Explaining trust in large biometric infrastructures: A critical realist case study of India's Aadhaar project
journal contributionposted on 18.10.2018, 16:02 by Silvia Masiero
The need for formulation of solid explanatory theories is heightened in information and communication technologies for development (ICT4D) by the high incidence of failure, which involves substantial costs for the countries affected. A core argument of this paper is that a critical realist ontology offers intellectual tools that can ground the formulation of causal theory in ICT4D. The paper illustrates such potential through the case study of India's Unique Identity Project (Aadhaar), which Indian states are increasingly using within their anti-poverty programmes. Following a critical realist retroductive methodology, the paper seeks to explain the incorporation of Aadhaar into India's main food security system, the Public Distribution System; an incorporation somewhat paradoxical given the mistrust often associated with biometric infrastructures in social protection. Critical realism allows construction of a theory of trust-building in Aadhaar, based on mechanisms of institutionalisation (state governments framing Aadhaar as a core institutional means to receive benefits) and image formation (authorities systemically associating Aadhaar with an image of effective pro-poor reform). Based on primary and secondary data collected over the course of six years, this paper contributes a theoretical explanation of an important phenomenon in Indian development, and illustrates how a critical realist philosophy is instrumental in building the type of causal theory that is needed in ICT4D.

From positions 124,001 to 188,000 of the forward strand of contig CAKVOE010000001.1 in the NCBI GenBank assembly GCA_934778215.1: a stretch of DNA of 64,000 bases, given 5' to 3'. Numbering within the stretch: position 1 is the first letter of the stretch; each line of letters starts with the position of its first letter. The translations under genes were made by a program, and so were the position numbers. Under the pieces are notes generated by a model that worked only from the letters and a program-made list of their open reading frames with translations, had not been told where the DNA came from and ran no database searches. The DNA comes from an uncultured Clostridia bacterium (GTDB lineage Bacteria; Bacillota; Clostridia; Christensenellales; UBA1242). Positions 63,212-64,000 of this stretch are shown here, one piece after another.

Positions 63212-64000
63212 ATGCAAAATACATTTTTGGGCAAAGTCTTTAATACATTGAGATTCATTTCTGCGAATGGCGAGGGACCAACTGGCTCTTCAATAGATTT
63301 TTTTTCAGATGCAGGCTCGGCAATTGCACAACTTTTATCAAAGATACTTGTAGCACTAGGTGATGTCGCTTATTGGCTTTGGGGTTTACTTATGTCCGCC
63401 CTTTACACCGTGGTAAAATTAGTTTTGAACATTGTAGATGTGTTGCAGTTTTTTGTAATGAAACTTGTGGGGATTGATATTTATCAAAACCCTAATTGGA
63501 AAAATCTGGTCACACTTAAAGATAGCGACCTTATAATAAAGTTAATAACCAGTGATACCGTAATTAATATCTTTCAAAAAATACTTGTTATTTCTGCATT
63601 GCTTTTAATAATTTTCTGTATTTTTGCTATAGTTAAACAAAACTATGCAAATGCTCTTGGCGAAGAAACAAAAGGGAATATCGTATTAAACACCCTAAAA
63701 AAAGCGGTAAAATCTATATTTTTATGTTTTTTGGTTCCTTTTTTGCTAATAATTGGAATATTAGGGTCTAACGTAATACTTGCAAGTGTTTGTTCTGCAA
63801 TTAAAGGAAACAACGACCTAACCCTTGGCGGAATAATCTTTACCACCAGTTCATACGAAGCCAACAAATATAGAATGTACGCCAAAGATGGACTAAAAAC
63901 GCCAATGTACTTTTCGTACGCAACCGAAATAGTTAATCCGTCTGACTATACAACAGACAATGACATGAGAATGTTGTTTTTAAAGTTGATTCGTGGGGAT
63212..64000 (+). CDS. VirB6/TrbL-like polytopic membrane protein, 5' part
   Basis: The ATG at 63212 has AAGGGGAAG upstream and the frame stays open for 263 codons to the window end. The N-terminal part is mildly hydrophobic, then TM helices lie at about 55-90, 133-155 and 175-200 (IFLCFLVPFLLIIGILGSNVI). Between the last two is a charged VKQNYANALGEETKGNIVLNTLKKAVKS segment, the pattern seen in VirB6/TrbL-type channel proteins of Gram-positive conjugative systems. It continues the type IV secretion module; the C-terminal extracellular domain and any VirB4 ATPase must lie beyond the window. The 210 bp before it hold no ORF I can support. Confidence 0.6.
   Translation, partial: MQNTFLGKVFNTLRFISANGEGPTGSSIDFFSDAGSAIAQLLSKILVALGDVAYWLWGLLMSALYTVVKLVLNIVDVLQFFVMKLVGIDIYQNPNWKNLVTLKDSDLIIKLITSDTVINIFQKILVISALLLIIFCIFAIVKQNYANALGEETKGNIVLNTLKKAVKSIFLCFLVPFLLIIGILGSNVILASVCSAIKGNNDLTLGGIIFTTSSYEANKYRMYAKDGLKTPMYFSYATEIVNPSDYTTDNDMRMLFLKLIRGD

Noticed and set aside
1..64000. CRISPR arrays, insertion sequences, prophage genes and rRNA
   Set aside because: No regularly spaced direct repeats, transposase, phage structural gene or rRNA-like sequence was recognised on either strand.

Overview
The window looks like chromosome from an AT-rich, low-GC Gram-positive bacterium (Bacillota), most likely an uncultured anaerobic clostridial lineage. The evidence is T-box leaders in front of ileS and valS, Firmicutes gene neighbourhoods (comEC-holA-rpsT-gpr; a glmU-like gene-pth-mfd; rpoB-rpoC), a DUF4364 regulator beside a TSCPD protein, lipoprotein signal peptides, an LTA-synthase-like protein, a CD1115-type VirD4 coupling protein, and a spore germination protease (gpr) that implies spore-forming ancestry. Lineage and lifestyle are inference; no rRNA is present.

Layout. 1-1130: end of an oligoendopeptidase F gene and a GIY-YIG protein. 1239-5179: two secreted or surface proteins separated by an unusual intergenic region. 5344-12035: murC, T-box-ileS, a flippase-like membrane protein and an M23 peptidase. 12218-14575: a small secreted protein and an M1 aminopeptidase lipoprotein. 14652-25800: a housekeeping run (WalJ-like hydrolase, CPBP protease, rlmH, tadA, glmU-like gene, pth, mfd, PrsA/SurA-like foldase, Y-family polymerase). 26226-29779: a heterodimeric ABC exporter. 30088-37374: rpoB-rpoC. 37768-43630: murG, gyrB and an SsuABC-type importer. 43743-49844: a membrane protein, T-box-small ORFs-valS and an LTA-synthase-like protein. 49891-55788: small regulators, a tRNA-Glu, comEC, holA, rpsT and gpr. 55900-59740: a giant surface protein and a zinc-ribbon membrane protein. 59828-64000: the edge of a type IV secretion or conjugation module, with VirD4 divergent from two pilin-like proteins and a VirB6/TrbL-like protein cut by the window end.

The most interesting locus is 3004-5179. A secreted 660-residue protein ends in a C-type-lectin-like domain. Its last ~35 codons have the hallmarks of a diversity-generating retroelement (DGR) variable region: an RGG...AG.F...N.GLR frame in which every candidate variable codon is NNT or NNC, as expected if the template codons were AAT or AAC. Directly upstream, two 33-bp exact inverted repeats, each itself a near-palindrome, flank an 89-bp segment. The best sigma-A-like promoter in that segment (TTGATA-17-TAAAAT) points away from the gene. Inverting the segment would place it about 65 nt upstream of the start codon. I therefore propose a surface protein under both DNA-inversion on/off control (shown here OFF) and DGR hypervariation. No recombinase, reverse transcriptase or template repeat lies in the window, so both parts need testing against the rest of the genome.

- Business and Economics